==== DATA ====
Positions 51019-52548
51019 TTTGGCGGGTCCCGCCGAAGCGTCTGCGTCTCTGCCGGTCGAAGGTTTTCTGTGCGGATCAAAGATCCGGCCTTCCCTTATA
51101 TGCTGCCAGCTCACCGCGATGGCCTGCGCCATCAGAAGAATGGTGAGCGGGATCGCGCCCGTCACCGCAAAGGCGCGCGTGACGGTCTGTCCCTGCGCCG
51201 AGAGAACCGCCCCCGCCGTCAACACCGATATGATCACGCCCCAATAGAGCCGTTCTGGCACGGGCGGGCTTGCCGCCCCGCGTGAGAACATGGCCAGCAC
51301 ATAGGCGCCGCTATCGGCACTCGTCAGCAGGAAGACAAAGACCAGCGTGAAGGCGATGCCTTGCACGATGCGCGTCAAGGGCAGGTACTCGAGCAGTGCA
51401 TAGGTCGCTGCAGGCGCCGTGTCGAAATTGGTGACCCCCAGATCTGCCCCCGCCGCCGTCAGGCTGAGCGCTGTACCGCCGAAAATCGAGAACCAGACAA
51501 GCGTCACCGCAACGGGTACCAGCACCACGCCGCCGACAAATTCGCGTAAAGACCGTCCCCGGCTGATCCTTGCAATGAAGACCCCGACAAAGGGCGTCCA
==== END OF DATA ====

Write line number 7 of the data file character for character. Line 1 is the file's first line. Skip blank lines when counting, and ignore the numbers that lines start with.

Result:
51501 GCGTCACCGCAACGGGTACCAGCACCACGCCGCCGACAAATTCGCGTAAAGACCGTCCCCGGCTGATCCTTGCAATGAAGACCCCGACAAAGGGCGTCCA